The aims of the curriculum should be the fount from which everything else in school life should flow
By Blog Editor, IOE Digital, on 22 April 2022
What are England’s schools for? Many parents and other citizens may well assume the authorities have a good answer to this. But have they?
Well-known philosophers from both sides of the Atlantic interested in education – from Harvard, Columbia, Chicago and Illinois as well as from UCL IOE – are broadly agreed that a worthwhile education has three or four key aims: self-maintenance through work, personal fulfilment, citizenship and moral concern. Their discussions of each aim differ in detail but there is consensus both that there are complex interconnections among the aims and that expounding what each involves painstaking elucidation. Philip Kitcher, for instance, an eminent philosopher from Columbia University in New York, devotes just over half his new book The Main Enterprise of the World: Rethinking Education (2022 ) to what its aims should be.
These 201 pages are mainly about the four mentioned above.
Compare this to the 41 words on the aims of the English National Curriculum:
‘The national curriculum provides pupils with an introduction to the essential knowledge they need to be educated citizens. It introduces pupils to the best that has been thought and said, and helps engender an appreciation of human creativity and achievement.’ (DES 2014: 3.1)
In addition, all schools – including academies, which are not bound by the National Curriculum – also have to follow the 31 words of the original aims laid down for the latter dating back to 1988:
‘promot(ing) the spiritual, moral, cultural, mental and physical development of pupils at the school and of society, and prepar(ing) pupils at the school for the opportunities, responsibilities and experiences of later life.’
How these few words that say virtually nothing beyond an insistence on knowledge transmission are meant to throw light on why we should have the kind of school curriculum we do is beyond me.
This does not mean it is aims bereft. The National Curriculum – broadly followed by most secondary academies – may have aims all right, but they are ones behind the scenes, not these official ones. Chief among them seems to be the promotion of economic growth by stressing literacy and numeracy for all and by using the assessment system, under the flag of ‘equality of opportunity’, to sort out high-fliers from those destined for more humdrum occupations or for none.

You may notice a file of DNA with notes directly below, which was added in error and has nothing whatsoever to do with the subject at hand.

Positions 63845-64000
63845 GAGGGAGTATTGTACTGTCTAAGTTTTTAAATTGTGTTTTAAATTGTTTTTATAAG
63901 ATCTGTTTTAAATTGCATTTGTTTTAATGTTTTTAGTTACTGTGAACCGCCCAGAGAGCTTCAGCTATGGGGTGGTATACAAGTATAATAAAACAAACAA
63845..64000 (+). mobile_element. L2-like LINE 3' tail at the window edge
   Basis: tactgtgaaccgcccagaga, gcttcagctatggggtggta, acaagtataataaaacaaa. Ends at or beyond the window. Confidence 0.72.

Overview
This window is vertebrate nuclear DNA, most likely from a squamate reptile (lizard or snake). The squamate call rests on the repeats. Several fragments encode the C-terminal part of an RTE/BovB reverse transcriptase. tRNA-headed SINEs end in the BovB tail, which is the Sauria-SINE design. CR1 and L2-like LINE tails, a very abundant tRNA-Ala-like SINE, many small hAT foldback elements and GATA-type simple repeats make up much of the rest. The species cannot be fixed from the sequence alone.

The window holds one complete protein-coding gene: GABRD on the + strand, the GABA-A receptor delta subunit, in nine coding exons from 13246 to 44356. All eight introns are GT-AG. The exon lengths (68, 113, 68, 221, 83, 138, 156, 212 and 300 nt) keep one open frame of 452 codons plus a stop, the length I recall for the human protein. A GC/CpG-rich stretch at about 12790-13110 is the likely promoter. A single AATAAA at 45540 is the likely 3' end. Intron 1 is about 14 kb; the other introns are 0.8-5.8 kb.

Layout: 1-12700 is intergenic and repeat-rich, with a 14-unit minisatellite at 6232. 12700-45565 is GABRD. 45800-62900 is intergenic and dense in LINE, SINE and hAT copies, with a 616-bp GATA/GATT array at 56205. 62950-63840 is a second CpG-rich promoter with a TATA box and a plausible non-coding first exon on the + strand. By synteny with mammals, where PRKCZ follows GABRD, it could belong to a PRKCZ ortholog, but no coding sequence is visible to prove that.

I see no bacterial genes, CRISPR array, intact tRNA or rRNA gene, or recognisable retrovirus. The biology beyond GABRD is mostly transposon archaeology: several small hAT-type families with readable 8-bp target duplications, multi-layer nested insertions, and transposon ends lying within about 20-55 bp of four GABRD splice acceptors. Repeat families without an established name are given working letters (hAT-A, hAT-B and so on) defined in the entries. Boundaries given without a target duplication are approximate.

Root and branch reform of the National Curriculum is urgently required. The long debate that led to its creation in 1988 was partly based on the thought that the pre-1988 system whereby schools and teachers determine their curricula was flawed. In a democracy, what schools teach should be a matter for the citizenry as a whole. Decisions should not be left in the hands of a section of it like teachers and governors. Why should their preferences be paramount? What schools do helps to shape what future society will be like. In a democracy, everyone is entitled to a voice on this.
What happened after 1988 was a shock to those of us who argued like this against sectionalism. Curriculum power has passed to the education minister of the day. Democratically elected their government may be, but that has not been enough to stop them imposing on the nation curriculum preferences of their own – not only about content but also about pedagogy. Sectionalism still rules.
In recent years, some of this power has passed to academies, since they are freer than other schools to choose their own curricula instead of the National Curriculum. But this has only replaced one form of sectional power by another.
What is the answer? There is no perfect solution, since whoever has curricular power is not infallible. But a way forward is to set up some kind of national curriculum commission, at arms-length from government and with strong powers of influence on education policy. It would have wide representation from all parts of the community and be reappointed after a limited term.
The idea is not new. Proposals have been made along these lines for much of the last decade or so. One is that of ASCL, the association of school and college leaders. Its Blueprint for a Self-improving System (2015) suggests
An independent commission – including practitioners, parents, governors, employers and politicians – reviews the core curriculum every five years, giving the government one opportunity in a parliament to make changes.
Nothing has happened on these lines in the seven years since this was written. It is time to renew the call, and perhaps in a stronger and more inclusive version. This blog is a plea that such a commission take aims seriously as the fount from which everything else in school life should flow. In the broad consensus among the philosophers of education who have spent years thinking about the topic, the commission has a starting point. In their view, human fulfilment is key. Work-orientated aims have a place, but not the dominant place they have now. The central concern is to equip all students to be able to lead a flourishing life themselves, and as citizens, workers, neighbours and loved ones to help others to do so too.
When we go down this road, students will no longer creep unwillingly to school to face another, often boring, day of exam-focused learning. They will look forward to enjoyable activities, sometimes self-chosen ones, that capture their interest and imagination. They will be acquiring a love of learning to accompany them for the rest of their perhaps hundred-year life